Women were the real heroes in Raj Kapoor's films

The leading lady got equal, if not more, prominence in his films.

 |  5-minute read |   02-06-2016
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Almost all of the ten films that Raj Kapoor officially directed in his lifetime have transcended time and, save a handful of moments that might appear dated largely due to a particular style of execution, a major portion of his body of work is still relevant.

There are more than a few ways in which any film stands the test of time and among the primary reasons for a film’s longevity is it being watched by a lot people, and multiple times. In either case, it’s the believability of the characters that brings the viewer back.

The thread that binds Kapoor’s oeuvre is the manner in which his scripts ensured that the leading lady got equal, if not more, prominence which besides making the films convincing also transformed the hero into something exceptional.

raj-kapoor-awaara_060216063710.jpg A still from Awaara. 

The best example of this can be seen in the early films Kapoor directed that established him as a major creative force, namely Awaara (1951) and Shree 420 (1955). Even though Kapoor was the hero in both the films and the story is largely told from the point of view of his character, Raj, the narrative would lose much of its resonance but for Nargis’ presence.

Also read: How Raj Kapoor even today puts a Sanjay Leela Bhansali to shame

The era when Kapoor was making some of his best films was inundated by stalwarts like Mehboob Khan, Bimal Roy, Guru Dutt and Vijay Anand and barely anyone of them consciously made films that relegated women to the background.

In fact, popular Hindi cinema then had a great sense of equality when it came to the role of the heroine, but what makes Kapoor stand apart is that he was a top star in his own right and wasn’t an accidental actor like Guru Dutt.

For an actor to produce and direct his own films essentially meant casting himself in roles that otherwise wouldn’t have come his way, something that Feroz and Sanjay Khan would do in the 1970s and 1980s. But even in the films that he produced such as Jis Desh Mein Ganga Behti Hai (1960) Kapoor rarely wavered when it came to ensuring that his leading ladies had well-etched roles.

Also read - Sangam: Celebrating 50 years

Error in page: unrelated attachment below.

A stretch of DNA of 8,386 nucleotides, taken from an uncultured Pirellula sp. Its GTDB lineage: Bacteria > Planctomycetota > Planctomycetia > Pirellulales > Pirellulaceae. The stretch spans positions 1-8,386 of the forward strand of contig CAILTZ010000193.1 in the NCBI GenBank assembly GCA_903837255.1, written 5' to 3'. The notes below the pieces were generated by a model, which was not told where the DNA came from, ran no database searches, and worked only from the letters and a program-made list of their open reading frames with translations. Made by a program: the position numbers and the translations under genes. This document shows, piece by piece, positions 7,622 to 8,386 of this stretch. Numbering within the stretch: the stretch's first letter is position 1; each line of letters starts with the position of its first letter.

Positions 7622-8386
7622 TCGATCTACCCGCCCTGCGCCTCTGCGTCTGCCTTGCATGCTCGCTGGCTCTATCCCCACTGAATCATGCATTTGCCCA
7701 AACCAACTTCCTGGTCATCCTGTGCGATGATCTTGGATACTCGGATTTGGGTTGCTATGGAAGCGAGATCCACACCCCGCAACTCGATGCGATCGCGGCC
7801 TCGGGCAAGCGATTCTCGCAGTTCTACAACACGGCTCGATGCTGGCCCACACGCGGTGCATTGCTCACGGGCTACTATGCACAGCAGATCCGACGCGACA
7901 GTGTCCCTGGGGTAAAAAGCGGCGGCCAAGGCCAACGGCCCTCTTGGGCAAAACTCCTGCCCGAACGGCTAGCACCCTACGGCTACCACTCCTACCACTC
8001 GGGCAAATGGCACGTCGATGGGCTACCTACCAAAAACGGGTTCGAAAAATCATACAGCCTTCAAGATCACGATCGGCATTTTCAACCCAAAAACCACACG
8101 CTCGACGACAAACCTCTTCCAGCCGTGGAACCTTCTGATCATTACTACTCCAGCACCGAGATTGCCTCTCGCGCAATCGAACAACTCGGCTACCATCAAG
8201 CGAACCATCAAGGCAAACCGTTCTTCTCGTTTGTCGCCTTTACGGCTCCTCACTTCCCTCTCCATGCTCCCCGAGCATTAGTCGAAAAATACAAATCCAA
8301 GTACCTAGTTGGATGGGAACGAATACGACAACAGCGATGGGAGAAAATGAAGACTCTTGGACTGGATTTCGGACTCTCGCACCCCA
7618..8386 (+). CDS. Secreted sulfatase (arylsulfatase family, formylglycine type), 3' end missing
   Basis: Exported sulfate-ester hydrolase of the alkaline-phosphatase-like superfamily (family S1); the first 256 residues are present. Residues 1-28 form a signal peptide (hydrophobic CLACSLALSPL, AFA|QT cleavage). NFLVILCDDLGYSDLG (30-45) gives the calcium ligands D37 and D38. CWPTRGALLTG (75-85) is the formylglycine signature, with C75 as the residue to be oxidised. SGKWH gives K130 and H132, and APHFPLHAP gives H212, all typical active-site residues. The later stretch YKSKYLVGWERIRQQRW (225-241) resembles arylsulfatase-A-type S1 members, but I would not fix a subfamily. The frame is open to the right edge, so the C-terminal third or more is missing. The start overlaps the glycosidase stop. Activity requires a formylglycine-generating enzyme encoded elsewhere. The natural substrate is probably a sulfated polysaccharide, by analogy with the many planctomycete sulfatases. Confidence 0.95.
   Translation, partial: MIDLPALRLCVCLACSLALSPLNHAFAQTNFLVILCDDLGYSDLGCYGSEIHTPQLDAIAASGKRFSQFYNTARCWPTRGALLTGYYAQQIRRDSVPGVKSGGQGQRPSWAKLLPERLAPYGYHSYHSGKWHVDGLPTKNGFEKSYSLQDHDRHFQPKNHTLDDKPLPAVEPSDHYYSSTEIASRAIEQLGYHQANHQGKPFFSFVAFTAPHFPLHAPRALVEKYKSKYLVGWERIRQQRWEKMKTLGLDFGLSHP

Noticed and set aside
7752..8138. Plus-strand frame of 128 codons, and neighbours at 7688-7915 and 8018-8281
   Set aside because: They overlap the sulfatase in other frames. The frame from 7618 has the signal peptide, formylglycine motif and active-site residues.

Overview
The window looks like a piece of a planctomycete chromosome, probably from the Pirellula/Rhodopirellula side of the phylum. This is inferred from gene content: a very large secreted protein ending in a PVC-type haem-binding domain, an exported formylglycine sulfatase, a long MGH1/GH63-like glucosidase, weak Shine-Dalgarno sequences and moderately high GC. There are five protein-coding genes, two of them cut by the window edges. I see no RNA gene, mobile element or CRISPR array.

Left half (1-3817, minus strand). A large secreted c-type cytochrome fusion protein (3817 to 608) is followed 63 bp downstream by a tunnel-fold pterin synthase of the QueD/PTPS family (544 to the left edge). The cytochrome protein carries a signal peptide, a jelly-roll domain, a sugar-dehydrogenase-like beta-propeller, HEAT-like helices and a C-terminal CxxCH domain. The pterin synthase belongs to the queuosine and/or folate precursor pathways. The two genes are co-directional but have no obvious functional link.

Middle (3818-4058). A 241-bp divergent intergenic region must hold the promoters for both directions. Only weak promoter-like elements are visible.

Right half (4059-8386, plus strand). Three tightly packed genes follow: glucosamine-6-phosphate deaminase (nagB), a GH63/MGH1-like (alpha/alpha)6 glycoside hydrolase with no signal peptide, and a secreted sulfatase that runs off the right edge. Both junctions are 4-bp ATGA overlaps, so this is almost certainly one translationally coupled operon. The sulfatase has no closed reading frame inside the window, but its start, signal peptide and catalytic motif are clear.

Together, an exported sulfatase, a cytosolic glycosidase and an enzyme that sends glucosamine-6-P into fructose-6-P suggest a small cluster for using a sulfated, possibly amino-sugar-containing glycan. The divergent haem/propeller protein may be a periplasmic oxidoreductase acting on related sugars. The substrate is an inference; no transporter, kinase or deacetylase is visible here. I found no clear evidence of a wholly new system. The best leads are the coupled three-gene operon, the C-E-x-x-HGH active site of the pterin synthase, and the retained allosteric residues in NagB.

Directed by his long-time cinematographer Radhu Karmakar, Jis Desh Mein Ganga Behti Hai marked the end of a phase in Kapoor’s filmography and following this his execution became grander and themes bolder. With Sangam (1964), a love triangle, Kapoor shifted the spotlight on the heroine with two heroes vying for her and Mera Naam Joker (1970), a quasi-autobiographical film, had three leading ladies and a plethora of themes that Kapoor believed had deep philosophical depth and meaning.

raj-kapoor-jis-desh_060216063738.jpg A still from Jis Desh Mein Ganga Behti Hai. 

If the self-directed films that had him as the leading man featured women on an equal footing, the films that Kapoor directed with someone else playing the hero essentially became the heroine’s story. With someone else being the leading man, Kapoor entered a new phase of his career and while Bobby (1973) might be a love story, which according to the definition of a romance drama had a script neatly balanced between the hero and the heroine, the film’s narrative subtly shifted focus towards the heroine as the film progressed.

Bobby begins with being the story of a lonely rich kid, played by Rishi Kapoor, but with each passing moment, everything about the film becomes about the girl, Bobby, essayed by Dimple Kapadia. This new-found woman power of sorts became more prominent post-Bobby and the woman practically became the new "hero" in the three films that Kapoor directed after Bobby.

Intriguingly enough, Satyam Shivam Sundaram (1978), Prem Rog (1982) and Ram Teri Ganga Maili (1985) are not only told from the woman’s point view but also seem to feature the "same" hero. All three films seem to be lackadaisical when it comes to building the character of the hero and in each one, the hero seems to be the representation of society at large, which going by the way things play out, Kapoor doesn’t seem to think much of the "man".

bobby-1_060216063937.jpg A still from Bobby. 

Some quarters accused Kapoor of being exploitative towards women in his later films (Satyam Shivam Sundaram, Prem Rog and Ram Teri Ganga Maili) and on the face of it there is more than enough to substantiate that but one can’t deny the fact that his narrative did put women on an equal pedestal.

In the films that featured him as the lead, Kapoor’s male leads shared a certain kind of familiarity amongst themselves, right from Aag (1948), Awaara and Shree 420, to Sangam. Yet this affinity seems more to do with Kapoor, the persona, as opposed to the character.

However, when it came to directing someone else in the lead, Kapoor seems to look at Ranjeev (Shashi Kapoor) in Satyam Shivam Sundaram, Devdhar "Dev" (Rishi Kapoor) in Prem Rog and Narendra "Naren" (Rajeev Kapoor) in Ram Teri Ganga Maili through the same prism.

Raj Kapoor had plans to make Henna (1991), a film ultimately directed by his eldest son, Randhir Kapoor, and the film seemed to be a continuation of the mood that Kapoor had built with Prem Rog and Ram Teri Ganga Maili. Interestingly enough, had he not died so soon perhaps he would have even launched his granddaughter Karishma Kapoor, and it would have been fascinating to see how his narrative would have transitioned with the newer generation.


Gautam Chintamani Gautam Chintamani @gchintamani

Cinephile, observer of society and technology and author of the of Dark Star: The Loneliness of Being Rajesh Khanna.

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